But beyond idle hope and wishful thinking, there is unraveling evidence on the ground that gives me strong reasons to believe that Nigeria’s present economic adversity provides the perfect breeding ground for innovation, creativity and enterprise that will rumble the earth and awaken the giant within this nation.

I’ll share with you a few interesting examples…

Tomato Jos is a venture started by two Harvard MBAs in 2014. Based in Keffi, Nassarawa State, in North-Central Nigeria, this business is on a mission to process locally-grown tomatoes into tomato paste for the domestic and export markets. It is working with a network of over 100 local tomato farmers to  create a tomato value chain that cuts across farming, logistics (transport and storage), and processing. By buying tomatoes directly from local farmers, Tomato Jos will be reducing waste and increasing the farmers’ access to market – two major problems in Nigeria’s tomato supply chain. The business has successfully concluded its pilot phase and is currently raising $2 million in Series A investment.

Andela is another promising business that is setting the foundations for a lucrative services export industry in Nigeria. Through its free and highly rigorous training program, Andela develops promising Nigerian talent into top-class software developers who are hired out to the likes of Microsoft and other tech giants in the USA and Europe. This globally emerging model of identifying, nurturing and exporting highly qualified talent is known as ‘talent-as-a-service’. Andela has a goal of training 100,000 world-class software developers over the next ten years. The impact of this growing industry will have significant effects on youth unemployment and foreign exchange earnings for Nigeria.

Ayoola Foods, a fast emerging household brand for convenience foods, has been processing locally produced yam, cassava, beans and plantain into flour for several years. Aside the domestic demand for its products, they are a common feature in overseas foodstuff markets and retail shelves targeted at Nigerians in the diaspora – especially in the USA and UK. Its yam flour (often referred to as ‘Poundo Yam’), cassava flour (known as ‘odourless fufu’), plantain flour and beans flour are shining examples for local value addition, and export of 100 percent ‘Made in Nigeria’ products.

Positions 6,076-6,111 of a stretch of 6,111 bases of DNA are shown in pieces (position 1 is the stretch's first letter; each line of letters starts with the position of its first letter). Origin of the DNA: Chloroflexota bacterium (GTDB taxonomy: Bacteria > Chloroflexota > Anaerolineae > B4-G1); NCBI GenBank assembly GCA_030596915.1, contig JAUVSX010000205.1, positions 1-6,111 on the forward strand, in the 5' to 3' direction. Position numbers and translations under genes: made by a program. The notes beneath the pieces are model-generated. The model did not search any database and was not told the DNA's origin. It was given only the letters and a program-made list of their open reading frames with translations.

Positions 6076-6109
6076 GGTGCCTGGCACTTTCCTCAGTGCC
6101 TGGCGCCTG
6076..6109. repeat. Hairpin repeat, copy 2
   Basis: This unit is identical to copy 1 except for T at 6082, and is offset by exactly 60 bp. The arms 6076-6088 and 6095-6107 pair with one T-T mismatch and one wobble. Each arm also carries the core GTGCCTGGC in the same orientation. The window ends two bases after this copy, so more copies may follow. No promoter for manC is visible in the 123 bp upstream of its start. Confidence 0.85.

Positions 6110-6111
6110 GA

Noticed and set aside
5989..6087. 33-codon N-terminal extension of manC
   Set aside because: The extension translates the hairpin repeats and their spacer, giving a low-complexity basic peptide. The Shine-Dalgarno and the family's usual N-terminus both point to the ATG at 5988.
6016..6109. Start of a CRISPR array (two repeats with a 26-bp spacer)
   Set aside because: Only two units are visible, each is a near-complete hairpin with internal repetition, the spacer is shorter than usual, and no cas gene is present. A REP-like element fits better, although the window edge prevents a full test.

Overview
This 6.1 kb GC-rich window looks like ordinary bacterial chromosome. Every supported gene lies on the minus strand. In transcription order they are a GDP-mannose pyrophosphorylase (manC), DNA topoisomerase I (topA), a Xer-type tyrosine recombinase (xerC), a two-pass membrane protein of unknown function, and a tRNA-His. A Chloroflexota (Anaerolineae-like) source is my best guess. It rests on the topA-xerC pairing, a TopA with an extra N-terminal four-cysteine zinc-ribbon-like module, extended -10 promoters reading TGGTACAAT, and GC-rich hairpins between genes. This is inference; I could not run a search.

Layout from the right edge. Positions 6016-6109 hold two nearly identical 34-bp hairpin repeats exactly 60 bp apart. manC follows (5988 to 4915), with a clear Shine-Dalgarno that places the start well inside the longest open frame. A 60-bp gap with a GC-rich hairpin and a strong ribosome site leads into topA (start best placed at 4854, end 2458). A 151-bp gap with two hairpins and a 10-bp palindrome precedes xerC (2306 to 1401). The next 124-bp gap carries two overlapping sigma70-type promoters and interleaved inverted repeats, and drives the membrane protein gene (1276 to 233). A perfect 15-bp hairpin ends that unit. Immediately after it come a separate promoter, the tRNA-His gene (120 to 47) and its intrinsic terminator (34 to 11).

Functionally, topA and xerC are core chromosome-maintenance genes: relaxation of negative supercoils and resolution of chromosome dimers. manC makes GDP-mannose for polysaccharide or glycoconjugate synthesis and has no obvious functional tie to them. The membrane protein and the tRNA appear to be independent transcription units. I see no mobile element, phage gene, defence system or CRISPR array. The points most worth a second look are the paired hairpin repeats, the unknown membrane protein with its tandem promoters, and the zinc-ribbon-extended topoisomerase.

These are just a few examples. There are several more like them, led by ambitious entrepreneurs and private sector interests, who are thriving in Nigeria’s harsh economic times and ‘quietly’  shaking up the belly of the sleeping giant. With a sustained wave of more innovation, creativity and enterprise like these ones, there is good reason to hope that the giant could be in the throes of an awakening.

But we must be careful to discontinue actions that could reverse the progress that has been achieved so far by these ‘transformers’. The Nigerian government must tear down the obstacles that frustrate and stifle young enterprise in the country – bureaucracy, non-enabling policies, limited access to ‘patient’ capital, low awareness and poor access to information, and the serious infrastructure deficit (especially access roads and power).

Also, young Nigerians must know that the true essence of entrepreneurship is often to prevail in the face of challenges and damning odds. While the conditions to start and grow a business in Nigeria are not the most favourable, they should not be used as an excuse. So, if you have a compelling reason to start a business, now is the time.

In summary, these testing economic times present another watershed moment in Nigeria’s history. The options before its people are very clear: they could harness their country’s untapped economic might and entrepreneurial genius to make Nigeria prosperous beyond their dreams, or they can continue to hope and pray that oil prices return to favourable levels so the petrodollar drunkenness can resume.

Whichever they choose, they must admit that this giant has had much too much sleep.